Rockford Mayor Larry Morrissey has announced the construction schedule for the much-anticipated Harrison Reconstruction project.
The project, five years in the making, will feature a complete reconstruction from Mulford Road to Alpine Road, and an asphalt overlay from Alpine Road to Ohio Parkway. The anticipated construction start date is Aug. 14, 2006, with the project completion some time in late fall of 2007.
The first Harrison Avenue Corridor Study was completed in July 2000. The Study assessed traffic demand, mobility, safety and the role of the corridor in current and future economic development of the city and region. At the time of the study, the Springfield-Harrison connection that finished the beltway around the city of Rockford was under construction. The study identified the need for the upgrade of the corridor to link the southern portion of the city to the west side via the ring road system, composed of Harrison, Springfield, Riverside and Perryville. The project is the first step toward reconstruction of the southern portion of the ring.
With a project the scale of Harrison Avenue, the city was required to partner with IDOT and RATS to secure Federal Aid Surface Transportation (STU) funds for construction dollars. The city took on the responsibility for the funding of the design engineering and land acquisition portions of the project. The reconstruction and overlay, and landscaping and lighting will total approximately $11.5 million. The states share will be approximately 80 percent of the construction total with the remaining portion the responsibility of the city. The city has committed the majority of the available Motor Fuel Tax (MFT) funds for the project as a result of the defeat of the sales tax road referendum in the spring. The project will require the expenditure of approximately 50 percent of the yearly MFT funds allotted to the city.
Morrissey said: This is a vital transportation project for the city, and it is an example of the types of quality road reconstruction projects we want to build in the future. It is built for maximum mobility for vehicles, accommodates pedestrians and bicyclists, and has amenities along the roadway including lighting and landscaping that improve the beauty of the corridor and the neighborhoods which it serves.
The project includes 1.61 miles of complete removal and replacement of the existing roadway between Alpine and Mulford. This portion of the road will be constructed of Portland Cement Concrete. This section will also contain new traffic signals at Forest View Road, Eastrock Drive, Stowmarket Avenue and Mulford Road.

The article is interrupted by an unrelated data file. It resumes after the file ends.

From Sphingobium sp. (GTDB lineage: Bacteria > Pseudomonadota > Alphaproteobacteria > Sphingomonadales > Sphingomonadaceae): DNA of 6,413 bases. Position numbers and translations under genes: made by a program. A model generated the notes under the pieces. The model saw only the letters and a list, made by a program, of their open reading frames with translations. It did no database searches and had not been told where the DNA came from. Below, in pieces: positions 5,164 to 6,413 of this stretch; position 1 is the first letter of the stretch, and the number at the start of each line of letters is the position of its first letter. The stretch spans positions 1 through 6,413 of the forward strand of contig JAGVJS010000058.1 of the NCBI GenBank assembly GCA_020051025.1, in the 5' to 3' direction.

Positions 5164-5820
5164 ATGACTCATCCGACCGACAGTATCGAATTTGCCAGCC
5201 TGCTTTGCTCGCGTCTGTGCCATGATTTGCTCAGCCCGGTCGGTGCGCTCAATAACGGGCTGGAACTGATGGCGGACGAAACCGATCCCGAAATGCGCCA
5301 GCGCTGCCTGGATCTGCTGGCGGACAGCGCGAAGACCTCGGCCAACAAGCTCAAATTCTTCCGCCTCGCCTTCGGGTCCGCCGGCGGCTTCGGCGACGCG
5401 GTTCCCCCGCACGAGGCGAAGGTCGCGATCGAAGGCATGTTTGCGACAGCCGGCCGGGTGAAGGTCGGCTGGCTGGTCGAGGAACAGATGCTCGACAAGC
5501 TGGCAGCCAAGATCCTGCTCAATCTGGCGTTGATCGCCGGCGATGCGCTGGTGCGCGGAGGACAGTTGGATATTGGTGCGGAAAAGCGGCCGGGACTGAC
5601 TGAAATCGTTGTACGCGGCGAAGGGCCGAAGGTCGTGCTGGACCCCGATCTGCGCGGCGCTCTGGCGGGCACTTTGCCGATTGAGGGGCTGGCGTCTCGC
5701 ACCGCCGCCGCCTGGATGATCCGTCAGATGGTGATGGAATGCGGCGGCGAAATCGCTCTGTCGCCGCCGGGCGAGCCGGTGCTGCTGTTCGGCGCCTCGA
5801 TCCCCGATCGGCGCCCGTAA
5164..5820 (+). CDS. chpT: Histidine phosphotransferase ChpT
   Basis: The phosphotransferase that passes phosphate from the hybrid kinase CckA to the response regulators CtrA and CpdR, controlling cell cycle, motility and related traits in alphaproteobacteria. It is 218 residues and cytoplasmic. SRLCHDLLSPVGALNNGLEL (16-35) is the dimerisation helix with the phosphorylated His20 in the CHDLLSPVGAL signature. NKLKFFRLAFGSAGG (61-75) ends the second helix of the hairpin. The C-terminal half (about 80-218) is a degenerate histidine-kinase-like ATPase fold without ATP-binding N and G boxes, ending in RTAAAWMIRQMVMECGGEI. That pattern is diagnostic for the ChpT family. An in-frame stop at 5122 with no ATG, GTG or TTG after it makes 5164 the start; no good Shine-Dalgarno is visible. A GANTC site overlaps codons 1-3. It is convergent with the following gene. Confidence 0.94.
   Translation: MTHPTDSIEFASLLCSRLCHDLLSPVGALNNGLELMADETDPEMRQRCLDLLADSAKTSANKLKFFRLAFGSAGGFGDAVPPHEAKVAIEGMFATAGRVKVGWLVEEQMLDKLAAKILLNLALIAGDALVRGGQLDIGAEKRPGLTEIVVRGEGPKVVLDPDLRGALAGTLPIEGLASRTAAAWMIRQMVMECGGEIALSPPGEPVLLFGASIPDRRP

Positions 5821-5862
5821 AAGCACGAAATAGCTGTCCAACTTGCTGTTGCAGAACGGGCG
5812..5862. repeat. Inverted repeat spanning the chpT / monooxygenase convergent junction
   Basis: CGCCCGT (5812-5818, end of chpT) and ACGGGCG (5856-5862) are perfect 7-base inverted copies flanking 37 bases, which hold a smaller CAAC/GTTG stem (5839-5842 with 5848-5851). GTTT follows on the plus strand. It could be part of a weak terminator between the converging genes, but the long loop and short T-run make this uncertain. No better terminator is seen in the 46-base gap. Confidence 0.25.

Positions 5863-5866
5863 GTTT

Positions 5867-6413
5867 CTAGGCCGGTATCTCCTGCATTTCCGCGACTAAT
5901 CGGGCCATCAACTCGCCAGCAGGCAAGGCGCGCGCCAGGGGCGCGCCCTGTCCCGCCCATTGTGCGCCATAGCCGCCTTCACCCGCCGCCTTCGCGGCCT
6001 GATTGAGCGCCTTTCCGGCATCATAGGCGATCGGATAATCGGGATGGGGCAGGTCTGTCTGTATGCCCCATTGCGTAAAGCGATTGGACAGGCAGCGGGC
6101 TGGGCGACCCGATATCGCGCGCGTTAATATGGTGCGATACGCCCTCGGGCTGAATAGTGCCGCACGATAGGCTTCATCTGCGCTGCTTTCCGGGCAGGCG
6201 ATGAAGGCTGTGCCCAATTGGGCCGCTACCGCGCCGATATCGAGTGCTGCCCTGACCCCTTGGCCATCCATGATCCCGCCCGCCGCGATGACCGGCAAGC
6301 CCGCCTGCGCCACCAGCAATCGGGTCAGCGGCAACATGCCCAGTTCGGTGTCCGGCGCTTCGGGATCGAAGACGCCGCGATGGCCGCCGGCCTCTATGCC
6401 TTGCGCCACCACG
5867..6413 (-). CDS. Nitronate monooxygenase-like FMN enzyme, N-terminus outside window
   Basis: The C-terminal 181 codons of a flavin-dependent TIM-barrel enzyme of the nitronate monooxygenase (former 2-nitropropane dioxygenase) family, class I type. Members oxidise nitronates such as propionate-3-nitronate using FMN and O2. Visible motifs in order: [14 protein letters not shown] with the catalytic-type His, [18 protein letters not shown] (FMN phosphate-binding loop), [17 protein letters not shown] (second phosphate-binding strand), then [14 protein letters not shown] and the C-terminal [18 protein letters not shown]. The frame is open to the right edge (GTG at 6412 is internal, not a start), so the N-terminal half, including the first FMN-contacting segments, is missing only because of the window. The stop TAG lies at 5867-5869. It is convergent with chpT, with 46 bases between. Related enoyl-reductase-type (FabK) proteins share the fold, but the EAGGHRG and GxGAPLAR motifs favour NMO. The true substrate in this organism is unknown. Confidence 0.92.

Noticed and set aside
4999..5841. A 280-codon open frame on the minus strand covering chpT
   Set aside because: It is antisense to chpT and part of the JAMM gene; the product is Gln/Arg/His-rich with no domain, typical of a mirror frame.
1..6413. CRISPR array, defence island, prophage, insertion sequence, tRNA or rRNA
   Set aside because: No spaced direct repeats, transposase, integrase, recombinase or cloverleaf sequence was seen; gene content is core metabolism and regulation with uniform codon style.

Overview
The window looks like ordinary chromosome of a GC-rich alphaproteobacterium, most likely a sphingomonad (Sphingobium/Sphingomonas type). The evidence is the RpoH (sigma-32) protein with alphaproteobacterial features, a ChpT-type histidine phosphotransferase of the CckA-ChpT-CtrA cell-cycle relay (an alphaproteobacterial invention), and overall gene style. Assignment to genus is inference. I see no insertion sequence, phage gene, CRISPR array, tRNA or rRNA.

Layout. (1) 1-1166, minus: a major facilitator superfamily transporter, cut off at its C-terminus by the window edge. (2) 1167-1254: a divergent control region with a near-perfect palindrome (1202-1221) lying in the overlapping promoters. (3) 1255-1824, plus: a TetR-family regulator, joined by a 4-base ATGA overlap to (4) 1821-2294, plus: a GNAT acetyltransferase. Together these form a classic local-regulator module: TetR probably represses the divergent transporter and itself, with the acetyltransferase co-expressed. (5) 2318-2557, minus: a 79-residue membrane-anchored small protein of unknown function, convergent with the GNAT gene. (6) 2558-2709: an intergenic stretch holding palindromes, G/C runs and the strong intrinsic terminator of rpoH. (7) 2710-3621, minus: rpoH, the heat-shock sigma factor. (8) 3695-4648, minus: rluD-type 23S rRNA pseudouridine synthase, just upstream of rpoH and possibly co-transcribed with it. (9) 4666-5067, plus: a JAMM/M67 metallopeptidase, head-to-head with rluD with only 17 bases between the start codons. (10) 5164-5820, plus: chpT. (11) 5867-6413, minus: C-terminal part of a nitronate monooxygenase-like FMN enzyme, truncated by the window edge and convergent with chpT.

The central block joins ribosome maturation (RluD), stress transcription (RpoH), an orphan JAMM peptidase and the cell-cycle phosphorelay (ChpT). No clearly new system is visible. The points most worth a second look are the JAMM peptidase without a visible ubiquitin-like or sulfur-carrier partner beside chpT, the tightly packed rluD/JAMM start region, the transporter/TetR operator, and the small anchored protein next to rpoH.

One of the more distinct features of the project will be the construction of a 10-foot wide, multi-use path that will run from Alpine to Mulford. This path system will be along the south side of Harrison Avenue until Stowmarket, where it crosses to the north side of the road. Future plans will have this path intersect with the Perryville Path, and then westward to the Rock River. This project will also include new landscaping, including several landscaped medians, and new street lighting.
One of the striking features of the Harrison Avenue corridor identified in the 2000 study was the diversity of neighborhoods that the road traverses. The corridor supports extensive industrial development and serves the regional U.S. Post Office facility, Sundstrand Corporation and the Eastrock Industrial Park. Harrison Avenue is an important gateway to the southeast and southwest corners of the city, and links many industries to I-90/I-39 and the Chicago/Rockford International Airport. The corridor also encompasses emerging commercial development, primarily on its eastern section. Harrison is also an important arterial that links many residential neighborhoods to employment locations throughout the city.
Over the years, there has been great temptation to try to Band-Aid Harrison Avenue rather than acknowledge the need for a complete reconstruction. Elected officials, particularly Rockford Ald. Dan Conness and Rockford Ald. Nancy Johnson, have publicly acknowledged the project required more than just a temporary solution. At times, the patience of the community was stretched, but by working together, a viable solution for the first phase of the corridor reconstruction will start in mid-August. The city believes this will be a project that the community feels was worth waiting for.
From the Aug. 16-22, 2006, issue